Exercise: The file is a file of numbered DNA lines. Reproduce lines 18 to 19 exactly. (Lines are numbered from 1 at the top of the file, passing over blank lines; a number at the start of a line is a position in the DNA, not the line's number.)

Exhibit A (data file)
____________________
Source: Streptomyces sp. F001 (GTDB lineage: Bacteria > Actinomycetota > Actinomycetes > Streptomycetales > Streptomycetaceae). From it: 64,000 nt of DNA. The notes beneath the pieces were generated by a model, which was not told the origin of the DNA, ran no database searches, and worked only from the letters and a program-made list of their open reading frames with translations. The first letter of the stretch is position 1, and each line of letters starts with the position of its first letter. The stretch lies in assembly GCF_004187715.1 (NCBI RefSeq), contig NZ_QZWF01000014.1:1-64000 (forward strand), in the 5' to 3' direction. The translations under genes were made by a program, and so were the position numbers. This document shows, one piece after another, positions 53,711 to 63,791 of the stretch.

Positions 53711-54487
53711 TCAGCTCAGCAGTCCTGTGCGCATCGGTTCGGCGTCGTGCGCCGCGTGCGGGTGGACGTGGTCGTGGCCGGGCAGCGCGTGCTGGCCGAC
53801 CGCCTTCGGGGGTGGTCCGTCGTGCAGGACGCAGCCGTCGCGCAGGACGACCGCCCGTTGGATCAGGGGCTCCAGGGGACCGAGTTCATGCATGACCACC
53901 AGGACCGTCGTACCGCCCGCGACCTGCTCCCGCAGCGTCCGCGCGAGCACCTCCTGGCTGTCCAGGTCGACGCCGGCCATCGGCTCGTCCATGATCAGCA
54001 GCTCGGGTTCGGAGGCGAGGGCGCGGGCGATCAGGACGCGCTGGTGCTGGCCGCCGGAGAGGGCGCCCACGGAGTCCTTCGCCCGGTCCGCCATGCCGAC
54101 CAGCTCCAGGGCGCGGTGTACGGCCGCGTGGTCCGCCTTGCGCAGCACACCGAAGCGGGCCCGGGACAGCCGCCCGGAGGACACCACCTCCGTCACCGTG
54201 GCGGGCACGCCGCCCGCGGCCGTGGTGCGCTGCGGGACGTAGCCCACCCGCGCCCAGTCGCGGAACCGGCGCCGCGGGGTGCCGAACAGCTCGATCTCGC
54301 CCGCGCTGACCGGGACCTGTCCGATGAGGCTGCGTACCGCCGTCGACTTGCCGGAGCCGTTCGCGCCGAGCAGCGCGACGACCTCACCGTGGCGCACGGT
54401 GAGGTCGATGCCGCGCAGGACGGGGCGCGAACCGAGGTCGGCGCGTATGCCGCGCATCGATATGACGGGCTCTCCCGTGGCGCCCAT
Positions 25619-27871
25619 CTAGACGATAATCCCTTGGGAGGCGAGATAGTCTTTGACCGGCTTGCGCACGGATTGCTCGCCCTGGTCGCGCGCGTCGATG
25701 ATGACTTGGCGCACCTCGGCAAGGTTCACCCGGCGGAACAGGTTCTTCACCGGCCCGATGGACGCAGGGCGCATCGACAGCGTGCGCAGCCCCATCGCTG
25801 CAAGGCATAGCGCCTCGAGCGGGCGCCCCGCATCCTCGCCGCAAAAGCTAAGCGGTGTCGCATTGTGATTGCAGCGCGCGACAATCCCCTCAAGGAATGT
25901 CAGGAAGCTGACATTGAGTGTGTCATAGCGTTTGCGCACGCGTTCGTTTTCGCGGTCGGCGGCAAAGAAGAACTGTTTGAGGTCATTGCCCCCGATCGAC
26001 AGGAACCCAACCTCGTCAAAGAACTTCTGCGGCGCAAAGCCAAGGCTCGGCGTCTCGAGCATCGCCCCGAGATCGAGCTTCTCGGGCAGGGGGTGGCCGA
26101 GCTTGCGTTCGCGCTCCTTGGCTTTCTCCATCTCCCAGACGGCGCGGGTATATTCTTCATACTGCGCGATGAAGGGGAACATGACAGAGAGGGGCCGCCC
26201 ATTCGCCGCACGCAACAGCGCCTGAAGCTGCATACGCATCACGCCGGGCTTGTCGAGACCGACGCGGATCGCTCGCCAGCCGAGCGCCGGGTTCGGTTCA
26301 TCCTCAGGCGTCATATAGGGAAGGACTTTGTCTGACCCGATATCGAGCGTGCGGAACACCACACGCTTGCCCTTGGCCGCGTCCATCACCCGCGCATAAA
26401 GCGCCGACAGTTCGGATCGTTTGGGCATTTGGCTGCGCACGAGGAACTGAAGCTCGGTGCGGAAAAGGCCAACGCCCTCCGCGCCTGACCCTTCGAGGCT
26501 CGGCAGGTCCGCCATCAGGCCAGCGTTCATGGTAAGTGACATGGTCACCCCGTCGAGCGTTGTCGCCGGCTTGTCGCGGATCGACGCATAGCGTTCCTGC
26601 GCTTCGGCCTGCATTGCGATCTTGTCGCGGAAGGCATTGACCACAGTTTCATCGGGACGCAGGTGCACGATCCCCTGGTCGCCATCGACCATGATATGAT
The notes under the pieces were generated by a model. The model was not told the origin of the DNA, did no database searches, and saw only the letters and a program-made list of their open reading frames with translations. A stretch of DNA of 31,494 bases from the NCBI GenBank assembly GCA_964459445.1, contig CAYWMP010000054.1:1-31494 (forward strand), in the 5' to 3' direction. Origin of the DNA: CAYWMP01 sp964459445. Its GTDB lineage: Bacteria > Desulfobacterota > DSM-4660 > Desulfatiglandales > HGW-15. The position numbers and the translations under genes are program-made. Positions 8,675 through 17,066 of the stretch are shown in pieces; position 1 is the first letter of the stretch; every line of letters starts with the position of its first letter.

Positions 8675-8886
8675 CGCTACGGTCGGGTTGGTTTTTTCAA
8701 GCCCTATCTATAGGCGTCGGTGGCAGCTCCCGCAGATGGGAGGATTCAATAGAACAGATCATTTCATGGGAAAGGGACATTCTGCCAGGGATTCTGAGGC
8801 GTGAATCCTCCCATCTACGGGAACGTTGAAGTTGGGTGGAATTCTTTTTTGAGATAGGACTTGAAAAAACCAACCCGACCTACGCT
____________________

26201 ATTCGCCGCACGCAACAGCGCCTGAAGCTGCATACGCATCACGCCGGGCTTGTCGAGACCGACGCGGATCGCTCGCCAGCCGAGCGCCGGGTTCGGTTCA
26301 TCCTCAGGCGTCATATAGGGAAGGACTTTGTCTGACCCGATATCGAGCGTGCGGAACACCACACGCTTGCCCTTGGCCGCGTCCATCACCCGCGCATAAA